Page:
A new Australian film about a convict who resorted to cannibalism in the wilds of Tasmania will have a distinct taste of Fermanagh to it.
Three men from the Erne county played a major part in the making of The Last Confession Of Alexander Pearce, which is set for its Irish TV premier next week.
However, the trio's appearance together on a set on the far side of the world was no mere coincidence, as Enniskillen-born writer and producer Nial Fulton admits.
The award winning movie maker, who worked alongside Steven Spielberg on Saving Private Ryan and Band Of Brothers, concedes impartiality went out the window when it came to casting fellow Enniskillen men Ciaran McMenamin and Adrian Dunbar in the lead roles.
"Because the story centres around two Irish men from the same part of the world, it made perfect sense to me to cast Ciaran and Adrian," said Mr Fulton, who now lives in Australia.
"They were the first names on the casting list and both said yes immediately. Not only did that give me the opportunity to work with two incredible actors but selfishly I could have two mates from the town in the trenches with me in wildest Tasmania."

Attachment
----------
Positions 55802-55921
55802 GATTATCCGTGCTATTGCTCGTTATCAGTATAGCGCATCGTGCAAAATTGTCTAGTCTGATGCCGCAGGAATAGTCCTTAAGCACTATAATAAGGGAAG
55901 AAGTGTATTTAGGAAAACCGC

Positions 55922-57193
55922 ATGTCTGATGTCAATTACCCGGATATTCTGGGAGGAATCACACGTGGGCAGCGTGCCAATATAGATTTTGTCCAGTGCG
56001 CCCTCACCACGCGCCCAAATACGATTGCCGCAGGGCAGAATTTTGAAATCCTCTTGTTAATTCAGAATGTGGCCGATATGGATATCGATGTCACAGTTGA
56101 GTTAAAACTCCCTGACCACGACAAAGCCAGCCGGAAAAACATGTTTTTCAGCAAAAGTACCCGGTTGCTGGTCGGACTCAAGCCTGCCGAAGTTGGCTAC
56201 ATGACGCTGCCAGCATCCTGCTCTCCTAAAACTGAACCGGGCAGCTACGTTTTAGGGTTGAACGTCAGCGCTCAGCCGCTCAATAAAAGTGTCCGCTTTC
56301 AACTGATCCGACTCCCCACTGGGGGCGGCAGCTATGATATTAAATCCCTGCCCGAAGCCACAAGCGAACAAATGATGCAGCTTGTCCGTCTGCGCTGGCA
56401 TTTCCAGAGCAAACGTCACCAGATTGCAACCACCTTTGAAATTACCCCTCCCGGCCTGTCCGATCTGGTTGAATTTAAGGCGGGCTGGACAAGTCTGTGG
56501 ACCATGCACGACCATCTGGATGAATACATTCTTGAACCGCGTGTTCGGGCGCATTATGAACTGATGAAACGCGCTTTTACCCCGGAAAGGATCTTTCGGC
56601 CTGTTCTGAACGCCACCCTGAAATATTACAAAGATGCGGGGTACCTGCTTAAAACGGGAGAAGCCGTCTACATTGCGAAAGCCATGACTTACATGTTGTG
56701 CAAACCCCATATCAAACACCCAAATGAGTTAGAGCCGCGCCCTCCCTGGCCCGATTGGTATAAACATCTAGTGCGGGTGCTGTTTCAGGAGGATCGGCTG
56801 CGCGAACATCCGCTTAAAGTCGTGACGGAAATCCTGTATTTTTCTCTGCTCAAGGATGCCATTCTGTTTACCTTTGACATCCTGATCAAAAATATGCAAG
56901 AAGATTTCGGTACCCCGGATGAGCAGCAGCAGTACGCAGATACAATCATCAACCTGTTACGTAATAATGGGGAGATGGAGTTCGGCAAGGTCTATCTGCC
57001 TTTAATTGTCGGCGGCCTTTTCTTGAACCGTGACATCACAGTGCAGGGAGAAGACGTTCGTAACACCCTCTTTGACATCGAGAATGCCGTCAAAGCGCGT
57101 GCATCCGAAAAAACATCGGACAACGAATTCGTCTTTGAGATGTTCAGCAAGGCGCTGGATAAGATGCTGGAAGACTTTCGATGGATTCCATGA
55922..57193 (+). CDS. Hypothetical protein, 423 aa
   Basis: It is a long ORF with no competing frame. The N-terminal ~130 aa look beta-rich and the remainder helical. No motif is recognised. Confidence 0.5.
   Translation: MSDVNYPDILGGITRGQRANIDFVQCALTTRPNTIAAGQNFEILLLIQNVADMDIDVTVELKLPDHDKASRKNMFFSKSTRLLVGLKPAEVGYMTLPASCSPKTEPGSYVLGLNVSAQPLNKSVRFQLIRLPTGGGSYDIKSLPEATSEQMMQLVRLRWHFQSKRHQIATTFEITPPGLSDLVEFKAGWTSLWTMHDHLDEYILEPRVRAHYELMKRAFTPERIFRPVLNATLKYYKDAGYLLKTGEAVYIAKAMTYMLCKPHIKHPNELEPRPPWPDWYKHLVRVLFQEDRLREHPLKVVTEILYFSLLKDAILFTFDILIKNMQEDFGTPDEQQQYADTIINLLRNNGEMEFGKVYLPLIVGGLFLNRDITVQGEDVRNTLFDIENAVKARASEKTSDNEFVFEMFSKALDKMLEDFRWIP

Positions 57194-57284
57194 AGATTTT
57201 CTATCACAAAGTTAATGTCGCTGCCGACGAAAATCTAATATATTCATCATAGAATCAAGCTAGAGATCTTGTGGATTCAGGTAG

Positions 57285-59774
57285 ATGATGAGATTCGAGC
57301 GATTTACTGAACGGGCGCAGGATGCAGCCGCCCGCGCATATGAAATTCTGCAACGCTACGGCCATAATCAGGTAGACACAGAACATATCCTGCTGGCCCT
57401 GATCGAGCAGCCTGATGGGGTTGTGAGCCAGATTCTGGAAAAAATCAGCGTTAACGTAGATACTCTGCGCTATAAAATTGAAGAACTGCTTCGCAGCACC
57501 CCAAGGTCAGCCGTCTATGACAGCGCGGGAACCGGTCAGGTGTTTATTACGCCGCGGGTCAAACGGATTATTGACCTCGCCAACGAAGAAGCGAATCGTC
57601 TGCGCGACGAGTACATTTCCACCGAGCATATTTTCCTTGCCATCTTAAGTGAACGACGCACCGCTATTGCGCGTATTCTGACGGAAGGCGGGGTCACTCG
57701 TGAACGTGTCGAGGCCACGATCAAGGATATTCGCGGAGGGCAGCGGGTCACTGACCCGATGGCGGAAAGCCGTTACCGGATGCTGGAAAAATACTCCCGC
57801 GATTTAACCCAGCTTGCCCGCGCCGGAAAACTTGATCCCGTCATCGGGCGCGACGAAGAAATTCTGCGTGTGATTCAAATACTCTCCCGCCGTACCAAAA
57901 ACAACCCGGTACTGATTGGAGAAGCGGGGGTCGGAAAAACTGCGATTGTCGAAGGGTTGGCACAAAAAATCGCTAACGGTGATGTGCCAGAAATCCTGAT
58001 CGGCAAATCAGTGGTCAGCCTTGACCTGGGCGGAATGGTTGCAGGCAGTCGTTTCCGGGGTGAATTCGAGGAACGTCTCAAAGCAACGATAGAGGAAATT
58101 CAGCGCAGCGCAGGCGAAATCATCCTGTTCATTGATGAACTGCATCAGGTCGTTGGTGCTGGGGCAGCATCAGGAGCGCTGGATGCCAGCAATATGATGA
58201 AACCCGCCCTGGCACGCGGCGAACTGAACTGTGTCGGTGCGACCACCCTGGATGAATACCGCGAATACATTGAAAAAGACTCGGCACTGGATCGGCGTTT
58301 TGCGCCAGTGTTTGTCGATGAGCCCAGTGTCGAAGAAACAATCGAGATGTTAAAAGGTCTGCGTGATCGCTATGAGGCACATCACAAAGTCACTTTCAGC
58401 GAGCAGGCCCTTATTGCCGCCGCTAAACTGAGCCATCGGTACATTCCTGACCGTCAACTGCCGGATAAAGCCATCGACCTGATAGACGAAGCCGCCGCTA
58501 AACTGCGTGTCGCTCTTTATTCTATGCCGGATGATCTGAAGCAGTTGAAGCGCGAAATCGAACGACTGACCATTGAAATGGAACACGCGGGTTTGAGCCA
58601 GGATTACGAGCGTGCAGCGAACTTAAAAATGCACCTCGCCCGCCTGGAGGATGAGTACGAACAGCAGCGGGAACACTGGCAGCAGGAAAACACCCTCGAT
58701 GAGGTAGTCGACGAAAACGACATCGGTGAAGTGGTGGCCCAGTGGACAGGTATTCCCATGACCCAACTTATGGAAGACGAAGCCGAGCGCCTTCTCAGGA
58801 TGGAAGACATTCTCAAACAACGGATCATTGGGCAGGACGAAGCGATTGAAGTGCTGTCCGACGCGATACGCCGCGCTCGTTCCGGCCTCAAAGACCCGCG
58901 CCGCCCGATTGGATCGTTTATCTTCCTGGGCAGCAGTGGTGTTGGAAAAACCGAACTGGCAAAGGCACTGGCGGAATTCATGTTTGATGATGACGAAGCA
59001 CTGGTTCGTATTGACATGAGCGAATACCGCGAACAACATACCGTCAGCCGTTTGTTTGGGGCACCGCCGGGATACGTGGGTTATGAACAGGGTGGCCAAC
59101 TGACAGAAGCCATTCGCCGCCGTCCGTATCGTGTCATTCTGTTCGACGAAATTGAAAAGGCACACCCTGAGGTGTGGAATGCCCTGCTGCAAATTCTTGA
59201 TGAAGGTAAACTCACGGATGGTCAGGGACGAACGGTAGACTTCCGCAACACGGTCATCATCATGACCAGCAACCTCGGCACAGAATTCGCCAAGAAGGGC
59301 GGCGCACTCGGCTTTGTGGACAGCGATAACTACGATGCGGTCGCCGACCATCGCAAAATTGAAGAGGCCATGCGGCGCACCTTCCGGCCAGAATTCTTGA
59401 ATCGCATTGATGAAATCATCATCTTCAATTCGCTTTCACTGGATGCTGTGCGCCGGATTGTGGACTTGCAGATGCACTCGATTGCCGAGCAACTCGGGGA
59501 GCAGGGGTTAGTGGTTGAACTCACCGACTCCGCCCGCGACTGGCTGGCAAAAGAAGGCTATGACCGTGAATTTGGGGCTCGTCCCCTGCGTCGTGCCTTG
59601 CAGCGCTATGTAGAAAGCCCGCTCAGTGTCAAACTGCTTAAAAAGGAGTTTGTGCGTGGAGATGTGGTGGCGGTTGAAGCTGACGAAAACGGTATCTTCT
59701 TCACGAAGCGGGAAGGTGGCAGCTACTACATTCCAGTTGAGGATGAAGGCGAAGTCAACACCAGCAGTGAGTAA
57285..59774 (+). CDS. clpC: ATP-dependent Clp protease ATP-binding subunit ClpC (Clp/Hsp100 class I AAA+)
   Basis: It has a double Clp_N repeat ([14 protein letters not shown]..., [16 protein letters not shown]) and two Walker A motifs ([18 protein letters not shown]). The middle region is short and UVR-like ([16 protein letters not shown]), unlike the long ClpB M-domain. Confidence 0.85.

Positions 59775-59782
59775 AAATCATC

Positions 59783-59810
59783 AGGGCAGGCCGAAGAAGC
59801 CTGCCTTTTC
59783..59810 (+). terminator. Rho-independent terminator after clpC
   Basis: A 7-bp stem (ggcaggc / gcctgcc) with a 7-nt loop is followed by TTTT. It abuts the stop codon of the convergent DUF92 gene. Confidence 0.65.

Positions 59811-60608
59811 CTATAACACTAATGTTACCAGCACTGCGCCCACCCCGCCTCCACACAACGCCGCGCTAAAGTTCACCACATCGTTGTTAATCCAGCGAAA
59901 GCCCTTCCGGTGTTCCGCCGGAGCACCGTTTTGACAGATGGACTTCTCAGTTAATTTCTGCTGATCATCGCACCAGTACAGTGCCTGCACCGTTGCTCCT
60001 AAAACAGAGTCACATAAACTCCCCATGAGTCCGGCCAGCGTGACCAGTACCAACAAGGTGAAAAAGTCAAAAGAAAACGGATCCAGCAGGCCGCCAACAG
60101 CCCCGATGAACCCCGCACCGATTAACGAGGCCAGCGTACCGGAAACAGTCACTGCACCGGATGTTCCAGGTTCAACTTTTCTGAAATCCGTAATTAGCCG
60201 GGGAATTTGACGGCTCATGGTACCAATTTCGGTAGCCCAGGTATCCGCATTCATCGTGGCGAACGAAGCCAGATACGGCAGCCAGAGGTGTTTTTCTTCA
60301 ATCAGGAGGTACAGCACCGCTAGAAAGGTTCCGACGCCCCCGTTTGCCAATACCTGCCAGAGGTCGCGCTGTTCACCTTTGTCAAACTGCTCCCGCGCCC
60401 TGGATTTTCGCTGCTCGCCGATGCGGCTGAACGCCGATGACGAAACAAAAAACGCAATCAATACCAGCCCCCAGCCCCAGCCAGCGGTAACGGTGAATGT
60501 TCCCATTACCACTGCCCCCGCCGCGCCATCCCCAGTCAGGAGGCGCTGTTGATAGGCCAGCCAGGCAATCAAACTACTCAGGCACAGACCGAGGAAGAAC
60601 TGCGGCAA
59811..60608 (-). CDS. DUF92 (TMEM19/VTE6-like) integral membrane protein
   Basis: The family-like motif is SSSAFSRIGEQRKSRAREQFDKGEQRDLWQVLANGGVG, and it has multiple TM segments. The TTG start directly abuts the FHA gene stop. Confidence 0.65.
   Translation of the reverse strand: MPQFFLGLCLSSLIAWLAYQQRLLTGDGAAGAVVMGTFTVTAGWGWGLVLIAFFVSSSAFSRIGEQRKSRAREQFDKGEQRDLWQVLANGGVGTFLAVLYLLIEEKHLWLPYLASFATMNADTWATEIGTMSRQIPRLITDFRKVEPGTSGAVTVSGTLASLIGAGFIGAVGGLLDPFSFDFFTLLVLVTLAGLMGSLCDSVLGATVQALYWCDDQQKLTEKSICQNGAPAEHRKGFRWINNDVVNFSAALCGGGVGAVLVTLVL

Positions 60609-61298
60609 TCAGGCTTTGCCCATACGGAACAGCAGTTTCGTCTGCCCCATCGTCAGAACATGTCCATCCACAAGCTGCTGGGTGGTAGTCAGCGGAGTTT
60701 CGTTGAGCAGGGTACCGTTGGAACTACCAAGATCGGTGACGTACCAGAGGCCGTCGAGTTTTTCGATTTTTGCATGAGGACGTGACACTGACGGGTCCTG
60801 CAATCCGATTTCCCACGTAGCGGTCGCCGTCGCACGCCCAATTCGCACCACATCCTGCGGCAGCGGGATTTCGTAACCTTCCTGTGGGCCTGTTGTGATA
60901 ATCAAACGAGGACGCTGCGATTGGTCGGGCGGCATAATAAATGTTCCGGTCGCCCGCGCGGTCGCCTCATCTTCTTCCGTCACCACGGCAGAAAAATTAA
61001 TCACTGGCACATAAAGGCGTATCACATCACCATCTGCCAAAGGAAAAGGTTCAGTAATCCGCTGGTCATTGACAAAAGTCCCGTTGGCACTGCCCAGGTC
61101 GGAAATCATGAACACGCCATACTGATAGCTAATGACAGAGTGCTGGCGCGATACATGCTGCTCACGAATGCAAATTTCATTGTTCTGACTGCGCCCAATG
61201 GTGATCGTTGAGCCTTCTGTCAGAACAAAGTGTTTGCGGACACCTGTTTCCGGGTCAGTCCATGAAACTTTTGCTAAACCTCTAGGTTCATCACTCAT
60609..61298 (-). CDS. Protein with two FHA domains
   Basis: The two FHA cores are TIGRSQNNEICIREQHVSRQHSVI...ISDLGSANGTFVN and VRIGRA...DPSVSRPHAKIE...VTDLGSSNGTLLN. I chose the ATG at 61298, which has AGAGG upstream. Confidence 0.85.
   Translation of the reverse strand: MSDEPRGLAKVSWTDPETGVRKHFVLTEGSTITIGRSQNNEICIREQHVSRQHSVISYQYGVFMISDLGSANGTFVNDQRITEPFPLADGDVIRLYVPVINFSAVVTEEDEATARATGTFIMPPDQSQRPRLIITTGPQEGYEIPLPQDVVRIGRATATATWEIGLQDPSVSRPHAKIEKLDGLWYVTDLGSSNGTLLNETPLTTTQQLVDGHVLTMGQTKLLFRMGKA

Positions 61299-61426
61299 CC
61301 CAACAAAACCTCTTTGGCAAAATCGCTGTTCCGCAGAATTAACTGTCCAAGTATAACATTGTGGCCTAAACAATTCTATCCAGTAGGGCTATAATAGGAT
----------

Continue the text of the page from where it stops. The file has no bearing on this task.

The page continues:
"And having solid Fermanagh men beside you is always a wise move. When the boys came on set together for the first time, it was a wonderful moment and one I'm incredibly proud of.
"I hope I can speak for all three of us when I say the experience of making this film was one I won't forget any time soon."
The film tells the true story of a young Clones farmer labourer who became brutalised in the hellish conditions of the former Van Diemen's penal colony in the 1820s.
Pearce, who was sent to Australia for stealing six pairs of shoes, escaped six months into his sentence and fled with a band of inmates into the untamed heart of the island, where he spent 50 days on the run.
In the searing heat and unforgiving terrain, he was pushed to the edge of human tolerance and finally faced the ultimate choice - eat or be eaten.
The film will be shown at 9.30pm on RTE 1 on Monday, with screenings on Australian TV and the BBC scheduled for the new year. The History Channel has also bought the rights to screen the dramatisation.
"To have been given the opportunity to make this film was an incredible privilege," continued Mr Fulton.
"The story of Alexander Pearce holds a very special place in Australian history but to have the pleasure of sharing such a remarkable journey with Adrian and Ciaran was beyond my wildest expectations.
"None of us had worked together before, so it seemed like a very 'Fermanagh' thing to do - to travel to the other side of the world, to the most remote island in the world and then to the most remote corner of that island."